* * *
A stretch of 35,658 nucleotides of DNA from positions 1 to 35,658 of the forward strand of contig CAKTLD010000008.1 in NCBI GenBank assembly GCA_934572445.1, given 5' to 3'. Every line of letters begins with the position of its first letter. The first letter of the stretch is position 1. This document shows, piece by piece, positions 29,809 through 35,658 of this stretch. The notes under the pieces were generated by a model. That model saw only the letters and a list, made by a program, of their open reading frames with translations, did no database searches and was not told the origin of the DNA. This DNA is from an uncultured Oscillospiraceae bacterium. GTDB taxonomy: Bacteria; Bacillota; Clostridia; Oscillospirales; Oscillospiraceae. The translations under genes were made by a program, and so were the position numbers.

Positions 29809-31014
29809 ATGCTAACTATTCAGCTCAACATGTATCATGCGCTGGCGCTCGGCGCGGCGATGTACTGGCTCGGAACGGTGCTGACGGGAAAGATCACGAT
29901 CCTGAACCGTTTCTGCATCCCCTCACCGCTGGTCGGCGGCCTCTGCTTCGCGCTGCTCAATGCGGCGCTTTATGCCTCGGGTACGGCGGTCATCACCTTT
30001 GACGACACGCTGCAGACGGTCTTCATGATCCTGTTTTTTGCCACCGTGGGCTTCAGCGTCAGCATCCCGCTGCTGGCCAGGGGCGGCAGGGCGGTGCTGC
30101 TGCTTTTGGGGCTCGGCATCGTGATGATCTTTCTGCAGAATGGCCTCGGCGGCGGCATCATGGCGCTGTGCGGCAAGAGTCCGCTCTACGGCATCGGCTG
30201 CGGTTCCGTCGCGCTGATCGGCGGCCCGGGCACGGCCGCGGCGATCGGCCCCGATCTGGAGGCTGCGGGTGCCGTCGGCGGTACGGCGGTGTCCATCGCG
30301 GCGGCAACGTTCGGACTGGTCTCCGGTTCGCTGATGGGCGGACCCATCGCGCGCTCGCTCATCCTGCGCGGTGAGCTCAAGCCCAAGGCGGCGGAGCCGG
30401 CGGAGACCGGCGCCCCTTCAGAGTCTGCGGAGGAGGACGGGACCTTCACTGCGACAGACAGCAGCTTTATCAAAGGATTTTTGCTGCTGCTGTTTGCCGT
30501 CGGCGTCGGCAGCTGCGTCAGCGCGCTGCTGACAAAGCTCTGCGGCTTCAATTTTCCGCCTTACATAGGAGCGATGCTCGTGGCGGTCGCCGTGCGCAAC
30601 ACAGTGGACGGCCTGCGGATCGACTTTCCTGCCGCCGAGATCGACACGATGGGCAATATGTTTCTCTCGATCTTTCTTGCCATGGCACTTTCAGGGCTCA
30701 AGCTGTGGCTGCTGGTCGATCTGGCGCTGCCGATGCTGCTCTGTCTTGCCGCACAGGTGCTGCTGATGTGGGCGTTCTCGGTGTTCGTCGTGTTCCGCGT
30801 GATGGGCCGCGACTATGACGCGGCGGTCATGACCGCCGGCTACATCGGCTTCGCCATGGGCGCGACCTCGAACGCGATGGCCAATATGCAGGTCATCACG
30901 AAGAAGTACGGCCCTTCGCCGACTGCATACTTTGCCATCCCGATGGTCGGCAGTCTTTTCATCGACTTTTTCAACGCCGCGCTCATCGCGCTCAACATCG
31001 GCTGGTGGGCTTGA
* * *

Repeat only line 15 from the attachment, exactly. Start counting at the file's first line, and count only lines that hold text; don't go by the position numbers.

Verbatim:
31001 GCTGGTGGGCTTGA